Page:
Hyundai’s New Electric SUV Concept Features “Hygienic” Touches

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AUTOS, Car and Transportation Tech, HEALTH & WELLNESS, TECH, TECHCRUNCH

Hyundai announced Wednesday at the 2021 Los Angeles Auto Show a new all-electric SUV concept vehicle that features everything from lounge seating to what Hyundai calls a “hygienic” interior, an appropriate feature as we enter the third year of the COVID-19 pandemic.

Concept vehicles are exactly what they sound like — exercises in creativity and technology that can point to some possible future vehicle. Just because a vehicle shows up as a concept at an auto show does not mean that it will ever show up at your local dealer, however. In this case, Hyundai has created a full-size SUV concept, on a real, you-can-buy-it-at-the-dealer platform.

The Concept: hygienic interiors

While plenty of other automakers have shown off concepts with similar lounge-like interiors and seats that swivel 360 degrees for the days when fully autonomous driving becomes an actual reality for the masses, the unique feature of the SEVEN concept is its hygienic interior features.

First, a “Hygiene Air Flow” system can isolate the airflow between front and rear passengers. Air comes in through intakes in the roof rails and exits the vehicle via the wheel vents in what Hyundai terms “vertical mode.” In horizontal mode, or what we normally just consider to be typical vehicle ventilation, air moves from front to back. Hyundai says that the system will work whether the vehicle is moving or parked and that it was inspired by the more advanced systems used on airplanes.

In addition to a tailored airflow, Hyundai also showed off its concept for keeping the interior clean between passengers and trips — since we’ll all be sharing autonomous vehicles in the future. In the pandemic era, this kind of concern is very real since the COVID-19 virus is transmitted through respiratory droplets and aerosols that can survive for many hours on all kinds of surfaces, including fabric.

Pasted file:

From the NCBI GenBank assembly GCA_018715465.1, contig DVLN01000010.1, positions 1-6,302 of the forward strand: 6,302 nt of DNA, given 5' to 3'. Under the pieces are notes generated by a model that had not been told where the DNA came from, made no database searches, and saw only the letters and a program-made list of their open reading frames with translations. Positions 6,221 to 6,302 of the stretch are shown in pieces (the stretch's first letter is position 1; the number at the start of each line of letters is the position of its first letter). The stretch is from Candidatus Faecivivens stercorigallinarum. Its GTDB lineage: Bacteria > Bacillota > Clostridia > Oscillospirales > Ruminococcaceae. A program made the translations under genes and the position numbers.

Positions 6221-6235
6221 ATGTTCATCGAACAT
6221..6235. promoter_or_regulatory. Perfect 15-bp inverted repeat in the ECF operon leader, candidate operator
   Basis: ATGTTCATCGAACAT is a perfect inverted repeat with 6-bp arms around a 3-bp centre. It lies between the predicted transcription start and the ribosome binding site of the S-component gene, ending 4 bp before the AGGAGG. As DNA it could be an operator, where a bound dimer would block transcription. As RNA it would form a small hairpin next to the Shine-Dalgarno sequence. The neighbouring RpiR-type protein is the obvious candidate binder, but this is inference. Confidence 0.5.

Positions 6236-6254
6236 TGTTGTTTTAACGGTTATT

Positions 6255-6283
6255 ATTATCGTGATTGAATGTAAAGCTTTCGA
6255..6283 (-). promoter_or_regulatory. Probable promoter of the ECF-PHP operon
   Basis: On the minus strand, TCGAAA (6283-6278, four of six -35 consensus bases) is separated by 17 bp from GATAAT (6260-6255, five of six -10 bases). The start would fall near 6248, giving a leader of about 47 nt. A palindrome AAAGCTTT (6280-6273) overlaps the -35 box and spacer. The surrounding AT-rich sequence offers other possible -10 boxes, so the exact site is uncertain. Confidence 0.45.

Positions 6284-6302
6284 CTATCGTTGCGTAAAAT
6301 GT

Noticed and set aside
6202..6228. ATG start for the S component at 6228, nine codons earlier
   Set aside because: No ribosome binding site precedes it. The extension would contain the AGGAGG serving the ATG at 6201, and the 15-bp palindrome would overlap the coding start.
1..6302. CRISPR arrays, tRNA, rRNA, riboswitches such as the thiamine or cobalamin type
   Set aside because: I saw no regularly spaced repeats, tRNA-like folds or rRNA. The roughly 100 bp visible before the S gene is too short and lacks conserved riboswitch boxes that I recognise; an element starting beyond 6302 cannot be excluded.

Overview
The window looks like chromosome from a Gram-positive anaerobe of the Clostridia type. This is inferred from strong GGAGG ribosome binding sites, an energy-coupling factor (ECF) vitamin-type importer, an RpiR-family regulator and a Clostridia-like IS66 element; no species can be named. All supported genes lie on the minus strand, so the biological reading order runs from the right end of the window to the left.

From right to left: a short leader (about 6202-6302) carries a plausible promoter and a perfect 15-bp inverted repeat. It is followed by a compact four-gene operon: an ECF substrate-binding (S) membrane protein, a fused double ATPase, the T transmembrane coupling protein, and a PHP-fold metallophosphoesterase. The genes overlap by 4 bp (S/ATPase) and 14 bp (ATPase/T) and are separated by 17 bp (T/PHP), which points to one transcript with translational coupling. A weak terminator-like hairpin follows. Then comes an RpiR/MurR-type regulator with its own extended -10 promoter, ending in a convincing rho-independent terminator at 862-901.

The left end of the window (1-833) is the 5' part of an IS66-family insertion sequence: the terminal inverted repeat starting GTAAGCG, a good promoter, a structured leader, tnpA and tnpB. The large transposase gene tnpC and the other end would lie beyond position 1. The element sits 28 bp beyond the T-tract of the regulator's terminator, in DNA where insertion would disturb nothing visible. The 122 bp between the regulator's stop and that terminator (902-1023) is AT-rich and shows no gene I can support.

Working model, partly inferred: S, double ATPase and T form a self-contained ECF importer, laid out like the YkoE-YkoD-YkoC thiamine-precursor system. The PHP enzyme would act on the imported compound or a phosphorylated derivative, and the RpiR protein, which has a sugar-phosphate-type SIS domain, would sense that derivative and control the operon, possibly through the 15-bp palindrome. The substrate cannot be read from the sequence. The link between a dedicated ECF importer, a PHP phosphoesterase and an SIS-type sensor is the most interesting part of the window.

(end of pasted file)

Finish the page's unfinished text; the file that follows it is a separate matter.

The SEVEN concept has a UVC sterilization cycle that runs after passengers exit the vehicle. UVC, or Ultraviolet-C, light is a disinfectant for air, water and non-porous surfaces, and the FDA has reported that it does kill the SARS-CoV-2 virus which is the virus that causes COVID. UVC light can burn eyes and skin, which is why all the passengers need to be out of the vehicle before the program runs.

In addition to custom airflow and UVC sterilization, Hyundai has also included interesting touches like copper, which has antimicrobial features, and hygienically treated fabric to further prevent the spread of future viruses. Hyundai has even included a “shoe refreshing appliance” that would clean and deodorize your shoes.

Real charging and range

The Hyundai SEVEN Concept will sit on Hyundai’s Electric Global Modular Platform, or E-GMP. That platform already underpins other vehicles in the Hyundai-Kia group, like the new all-electric crossover Ioniq 5, the first production Hyundai vehicle built on the platform. It’s the same platform that the Kia EV6 is built on and will be the foundation for future electric vehicles coming from the Hyundai-Kia-owned luxury brand, Genesis.

The platform allows EVs to charge at 400-volt and 800-volt speeds, in the case of real vehicles like the Ioniq 5, allowing it to charge from 10% to 80% in less than 20 minutes on a 350 kW DC Fast charger. Hyundai says that it can get upwards of 300 miles of range from the larger 77.4 kWh battery pack they offer.

While concept vehicles are often mostly vaporware, the Hyundai SEVEN concept offers an interesting blend of imagined and real that gives the world a glimpse of what the company thinks the future may hold for transportation.

See my full story at TechCrunch.

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Abigail Bassett is a full-time freelance journalist, content creator, and television, video, and podcast host whose work has appeared in publications like TechCrunch, Fast Company, Inc. Magazine, Forbes, Fortune, Motor Trend, Shondaland, Money Magazine, and on CNN. Her passion is telling unique stories that change the way we see, interact with, and relate to the world. She is also a Yoga Alliance Registered 500-hour yoga teacher.

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